When I saw pictures of Prince Andrew walking in Central Park with Jeffrey, my immediate thought was that “Andy”—as Jeffrey calls him—is probably asking for help with his role as British trade envoy, or whatever his strange title is. Because if one thing’s for sure: when it comes to international business, Jeffrey knows what he’s talking about far more than “Andy” does. Which is why Leon Black, Mort Zuckerman, and a few other financiers hang out with him.
Full disclosure: I like her. Most people in New York do. It’s almost impossible not to.
She is always the most interesting, the most vivacious, the most unusual person in any room. I’ve spent hours talking to her about the Third World at a bar until two a.m. She is as passionate as she is knowledgeable. She is curious. She has spent weeks at the bottom of the ocean, literally going deeper than anyone else. She has sent me a DVD of the fish there. Her Rolodex would blow away almost anyone else’s I can think of—probably even Rupert Murdoch’s. She is very well read and can talk about most things for hours. She is passionate about Bill Clinton, with whom she is close friends.
Yet, touchingly, when she had to give a speech at the 40th-birthday party of her best friend, Ariadne Calvo-Platero (known fondly to her close friends as “the Tennis Goddess”), Ghislaine shook a little with nerves. When it comes down to things she really cares about—and Ariadne is one of them—Ghislaine shows her vulnerability. And that vulnerability is key to understanding her friendship with Jeffrey.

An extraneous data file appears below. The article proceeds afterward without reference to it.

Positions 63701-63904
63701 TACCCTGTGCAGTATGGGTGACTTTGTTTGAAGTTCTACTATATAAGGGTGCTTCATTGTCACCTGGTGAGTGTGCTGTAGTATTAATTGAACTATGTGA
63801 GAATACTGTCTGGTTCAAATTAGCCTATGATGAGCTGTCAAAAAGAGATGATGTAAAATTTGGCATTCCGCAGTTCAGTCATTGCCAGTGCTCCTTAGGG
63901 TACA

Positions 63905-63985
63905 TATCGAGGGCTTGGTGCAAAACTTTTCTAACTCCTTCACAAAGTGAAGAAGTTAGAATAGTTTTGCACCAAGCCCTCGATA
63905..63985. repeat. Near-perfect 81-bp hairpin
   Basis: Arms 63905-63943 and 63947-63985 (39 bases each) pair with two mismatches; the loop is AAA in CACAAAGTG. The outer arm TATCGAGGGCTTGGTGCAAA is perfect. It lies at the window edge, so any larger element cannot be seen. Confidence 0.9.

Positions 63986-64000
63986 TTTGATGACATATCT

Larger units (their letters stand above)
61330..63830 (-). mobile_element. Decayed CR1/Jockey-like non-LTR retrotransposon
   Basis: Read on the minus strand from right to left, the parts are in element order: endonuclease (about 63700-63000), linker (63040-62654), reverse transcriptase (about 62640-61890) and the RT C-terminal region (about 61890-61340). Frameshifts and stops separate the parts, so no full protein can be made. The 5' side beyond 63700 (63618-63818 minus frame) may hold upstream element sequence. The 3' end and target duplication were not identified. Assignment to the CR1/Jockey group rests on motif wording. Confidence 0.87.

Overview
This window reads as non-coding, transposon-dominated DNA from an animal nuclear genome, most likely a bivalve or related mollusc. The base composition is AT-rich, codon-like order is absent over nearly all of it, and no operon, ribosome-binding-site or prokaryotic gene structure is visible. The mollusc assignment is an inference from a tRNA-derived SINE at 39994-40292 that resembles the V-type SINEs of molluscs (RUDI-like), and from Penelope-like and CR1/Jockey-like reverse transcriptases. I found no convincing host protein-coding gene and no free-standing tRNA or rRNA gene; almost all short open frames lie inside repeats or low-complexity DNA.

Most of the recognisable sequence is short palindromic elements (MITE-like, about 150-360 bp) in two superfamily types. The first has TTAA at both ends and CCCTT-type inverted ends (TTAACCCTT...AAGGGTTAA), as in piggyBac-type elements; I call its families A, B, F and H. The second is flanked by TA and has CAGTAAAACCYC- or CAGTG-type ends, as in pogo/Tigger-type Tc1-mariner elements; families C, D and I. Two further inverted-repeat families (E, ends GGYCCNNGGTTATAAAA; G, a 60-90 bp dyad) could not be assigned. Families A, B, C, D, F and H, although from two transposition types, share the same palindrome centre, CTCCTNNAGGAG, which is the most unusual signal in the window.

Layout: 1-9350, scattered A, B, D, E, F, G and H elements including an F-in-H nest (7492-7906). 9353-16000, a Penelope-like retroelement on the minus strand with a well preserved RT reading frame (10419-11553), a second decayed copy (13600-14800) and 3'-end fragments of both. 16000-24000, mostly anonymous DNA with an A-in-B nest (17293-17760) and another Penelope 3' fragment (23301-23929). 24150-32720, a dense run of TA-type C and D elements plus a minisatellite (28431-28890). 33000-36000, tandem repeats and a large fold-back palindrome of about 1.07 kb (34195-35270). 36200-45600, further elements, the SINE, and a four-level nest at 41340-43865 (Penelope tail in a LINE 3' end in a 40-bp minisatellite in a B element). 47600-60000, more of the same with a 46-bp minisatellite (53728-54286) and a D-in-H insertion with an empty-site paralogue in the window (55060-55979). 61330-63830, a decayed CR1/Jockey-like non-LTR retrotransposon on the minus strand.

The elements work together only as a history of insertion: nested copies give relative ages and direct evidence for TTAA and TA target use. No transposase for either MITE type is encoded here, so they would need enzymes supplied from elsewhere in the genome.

“He saved her,” I remember a close friend of mine telling me. “When her father died, she was a wreck; inconsolable. And then Jeffrey took her in. She’s never forgotten that—and never will.”
In many ways, the socially awkward Epstein, with his big house, plane, island, and ranch, was the perfect replacement for her father, the late Robert Maxwell, newspaper tycoon and criminal. Sure, Jeffrey had his sexual peccadilloes, but then Ghislaine’s father was not without his oddities. After all, it was he who died leaving a massive “black hole” he’d fraudulently created. To Ghislaine, Jeffrey’s habits may not have seemed that strange.
In fact, she probably figured, rather like I have, after years of writing about the very rich, that most successful people in the end either have some weird habit (the late Bruce Wasserstein had the weight issues and the girl issues, and moved countries to avoid paying tax) or break the law (Sam Waksal, Martha Stewart). You don’t tend to get to the top by being the world’s most balanced human being. Even the folksy Warren Buffett didn’t quite manage a normal life—whatever that is. He had a second “wife” for many years whose existence he has been open about.
So what to make of the current fuss over Ghislaine? I haven’t spoken to her or to Jeffrey, but I suspect that her loyalty to friends like Bill Clinton will keep her in good stead and, in the end, she’ll be out and about as always. Look at Waksal and Stewart. No one sees them and thinks: criminal. Au contraire. In this city, money makes up for all sorts of blemishes.